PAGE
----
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"A Reminder of What We Can Be"

March 30, 2015

On February 22, 2015, a group of talented American heroes met together for the first time in decades to celebrate an American victory, a sports victory during a times crisis.

The turbulent late 1970’s revealed the depth of distrust and lack of confidence Americans felt.  We’d lost world respect among allies.  We suffered the humiliating feelings from the defeats in Vietnam; Richard Nixon’s resigning the Presidency over issues of trust, inflation, 20+% interest rates, long gas lines, high unemployment rates and the progress of communism extending tyranny.

The circumstances of the 1979, sent President Jimmy Carter to Camp David where he wrote “Crisis of Confidence.”  In it he said, “The erosion of our confidence in the future is threatening to destroy the social and the political fabric of America. … We've always had a faith that the days of our children would be better than our own. For the first time in the history of our country a majority of our people believe that the next five years will be worse than the past five years.” His words made little difference in how Americans felt. 

1980 was an Olympic Year, the winter games held at Lake Placid.  The Americans sent a team of young college hockey players; the Russians – four time gold mentalists -- sent their best including the world’s best goalie.  The American coach, Herb Brooks, used usual tactics in preparing his team.  Miraculous results followed.  In the preliminary round, the Americans tied the Swedes 2-2 with a goal in the last 30 seconds; they beat the world’s second best team, Czechoslovakia 7-3, then Norway 5-1, Romania 7-2, and West Germany 4-2, setting up a match in the Round-Robin Finals against the USSR.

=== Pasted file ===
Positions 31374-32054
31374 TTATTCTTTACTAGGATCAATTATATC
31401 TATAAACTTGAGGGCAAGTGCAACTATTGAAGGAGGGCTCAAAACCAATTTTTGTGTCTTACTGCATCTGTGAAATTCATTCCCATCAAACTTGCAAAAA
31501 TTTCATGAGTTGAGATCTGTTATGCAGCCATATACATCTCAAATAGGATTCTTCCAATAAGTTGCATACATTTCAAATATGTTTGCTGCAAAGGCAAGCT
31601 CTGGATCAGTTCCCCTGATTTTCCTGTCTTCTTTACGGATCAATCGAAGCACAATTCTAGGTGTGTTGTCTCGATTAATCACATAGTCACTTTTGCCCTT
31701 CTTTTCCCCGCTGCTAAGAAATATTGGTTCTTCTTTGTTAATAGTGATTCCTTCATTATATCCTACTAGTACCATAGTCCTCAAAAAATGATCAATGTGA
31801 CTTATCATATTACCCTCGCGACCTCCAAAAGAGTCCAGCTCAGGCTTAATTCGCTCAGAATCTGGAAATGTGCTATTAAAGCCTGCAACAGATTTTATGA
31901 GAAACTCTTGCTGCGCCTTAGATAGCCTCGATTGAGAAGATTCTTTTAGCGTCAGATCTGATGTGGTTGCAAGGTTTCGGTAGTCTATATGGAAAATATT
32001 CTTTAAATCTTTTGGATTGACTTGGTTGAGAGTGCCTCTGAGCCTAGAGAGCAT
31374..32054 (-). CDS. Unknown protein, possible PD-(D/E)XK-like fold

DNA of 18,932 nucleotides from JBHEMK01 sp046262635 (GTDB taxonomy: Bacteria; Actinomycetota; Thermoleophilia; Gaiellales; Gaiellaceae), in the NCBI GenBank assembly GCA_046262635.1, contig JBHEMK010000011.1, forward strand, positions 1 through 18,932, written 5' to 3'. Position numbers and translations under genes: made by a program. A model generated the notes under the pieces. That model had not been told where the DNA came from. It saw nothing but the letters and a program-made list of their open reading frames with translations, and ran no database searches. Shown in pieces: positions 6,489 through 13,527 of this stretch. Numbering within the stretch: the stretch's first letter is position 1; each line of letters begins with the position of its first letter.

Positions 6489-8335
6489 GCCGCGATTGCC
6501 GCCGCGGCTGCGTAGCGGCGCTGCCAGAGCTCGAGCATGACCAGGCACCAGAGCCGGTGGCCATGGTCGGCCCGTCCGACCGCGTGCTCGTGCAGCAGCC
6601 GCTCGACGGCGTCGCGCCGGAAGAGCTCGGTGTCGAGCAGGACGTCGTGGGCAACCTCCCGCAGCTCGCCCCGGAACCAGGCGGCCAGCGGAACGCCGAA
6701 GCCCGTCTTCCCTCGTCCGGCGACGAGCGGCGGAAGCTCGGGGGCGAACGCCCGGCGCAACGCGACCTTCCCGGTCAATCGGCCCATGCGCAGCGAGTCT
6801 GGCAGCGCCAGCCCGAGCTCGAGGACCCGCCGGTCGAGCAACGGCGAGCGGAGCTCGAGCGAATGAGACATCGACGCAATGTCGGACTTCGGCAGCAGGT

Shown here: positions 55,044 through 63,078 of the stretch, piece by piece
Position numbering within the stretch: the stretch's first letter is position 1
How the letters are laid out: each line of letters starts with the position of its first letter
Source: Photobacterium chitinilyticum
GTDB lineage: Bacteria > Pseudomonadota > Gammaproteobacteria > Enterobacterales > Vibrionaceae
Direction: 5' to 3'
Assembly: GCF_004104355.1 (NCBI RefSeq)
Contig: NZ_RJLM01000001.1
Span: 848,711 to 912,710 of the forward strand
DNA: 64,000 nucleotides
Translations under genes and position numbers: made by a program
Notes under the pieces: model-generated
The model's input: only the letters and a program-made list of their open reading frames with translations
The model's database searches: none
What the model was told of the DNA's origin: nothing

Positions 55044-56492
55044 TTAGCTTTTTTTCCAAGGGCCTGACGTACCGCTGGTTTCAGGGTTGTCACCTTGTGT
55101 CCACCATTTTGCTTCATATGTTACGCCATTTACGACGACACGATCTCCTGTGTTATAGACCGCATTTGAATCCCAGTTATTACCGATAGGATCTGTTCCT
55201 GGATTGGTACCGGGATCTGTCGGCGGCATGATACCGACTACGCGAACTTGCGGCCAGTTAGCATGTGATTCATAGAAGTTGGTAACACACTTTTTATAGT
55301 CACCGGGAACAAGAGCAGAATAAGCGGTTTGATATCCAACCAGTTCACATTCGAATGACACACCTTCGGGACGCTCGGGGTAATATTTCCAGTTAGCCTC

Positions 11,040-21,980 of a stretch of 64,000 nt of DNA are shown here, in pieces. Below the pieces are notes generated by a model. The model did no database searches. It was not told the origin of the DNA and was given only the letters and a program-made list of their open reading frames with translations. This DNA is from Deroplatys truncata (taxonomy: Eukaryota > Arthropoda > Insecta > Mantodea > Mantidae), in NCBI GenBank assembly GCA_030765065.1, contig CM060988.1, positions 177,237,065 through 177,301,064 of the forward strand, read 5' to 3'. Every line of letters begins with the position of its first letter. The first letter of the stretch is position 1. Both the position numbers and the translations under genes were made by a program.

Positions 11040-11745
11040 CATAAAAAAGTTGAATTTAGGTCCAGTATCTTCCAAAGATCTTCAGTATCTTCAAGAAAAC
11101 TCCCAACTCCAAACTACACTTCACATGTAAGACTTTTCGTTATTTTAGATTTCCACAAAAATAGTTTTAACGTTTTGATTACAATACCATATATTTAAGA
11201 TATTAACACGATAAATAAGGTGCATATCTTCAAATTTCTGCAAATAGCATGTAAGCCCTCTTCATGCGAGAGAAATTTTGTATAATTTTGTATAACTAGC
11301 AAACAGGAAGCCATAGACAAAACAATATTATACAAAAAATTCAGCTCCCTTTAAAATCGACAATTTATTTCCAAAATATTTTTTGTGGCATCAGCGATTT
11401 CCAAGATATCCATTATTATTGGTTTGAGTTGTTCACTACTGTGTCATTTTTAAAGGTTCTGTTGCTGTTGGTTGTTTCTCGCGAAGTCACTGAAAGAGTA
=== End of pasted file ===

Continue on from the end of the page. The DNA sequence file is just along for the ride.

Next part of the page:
On February 22, American spirits were high.  Their team answered every Russian score throughout the first period.  In the second, the Russians added one late. In the third, the American would accomplish something no one else for four Olympics had, responding by scoring two goals, out skating and holding the Russian goalless to a win. As the end approached, Al Michaels remarked “11 seconds, you've got 10 seconds, the countdown going on right now! Morrow, up to Silk. Five seconds left in the game. Do you believe in miracles?! YES!!!” After the final buzzer, Herb Brooks sprinted to the locker room and cried.  Of the match, “Sports Illustrated selected the team's victory over the Soviet Union en route to winning the gold medal as the No. 1 sports moment of the 20th century.” The Americans won the final match and gold metal 4-2 against the Fins, coming from behind in every match.

What Carter valiantly tried with words to accomplish, twenty remarkable young men did with deeds.  American confidence grew.  It was more than a sporting event. Whether in sports, government, business, or education, our world is shaped by such uncommon leaders.  

We honor these remarkable Americans: Craig, Janaszak, Morrow, Ramsey, Baker, O’Callahan, McClanahan, Christian, Harrington, Schneider, Strobel, Verchota, Johnson, Broten, Christoff, Pavelich, Eruzione, Suter, Patrick, and Brooks, not only for their accomplishments on the ice, but also the way they rekindled the American spirit.

Today we seek leaders who can rekindle that same spirit, renew our optimism, and draw us together in furthering the goals of liberty and freedom throughout our nation.

Mark Mansius, Bill Sargent, and John Gay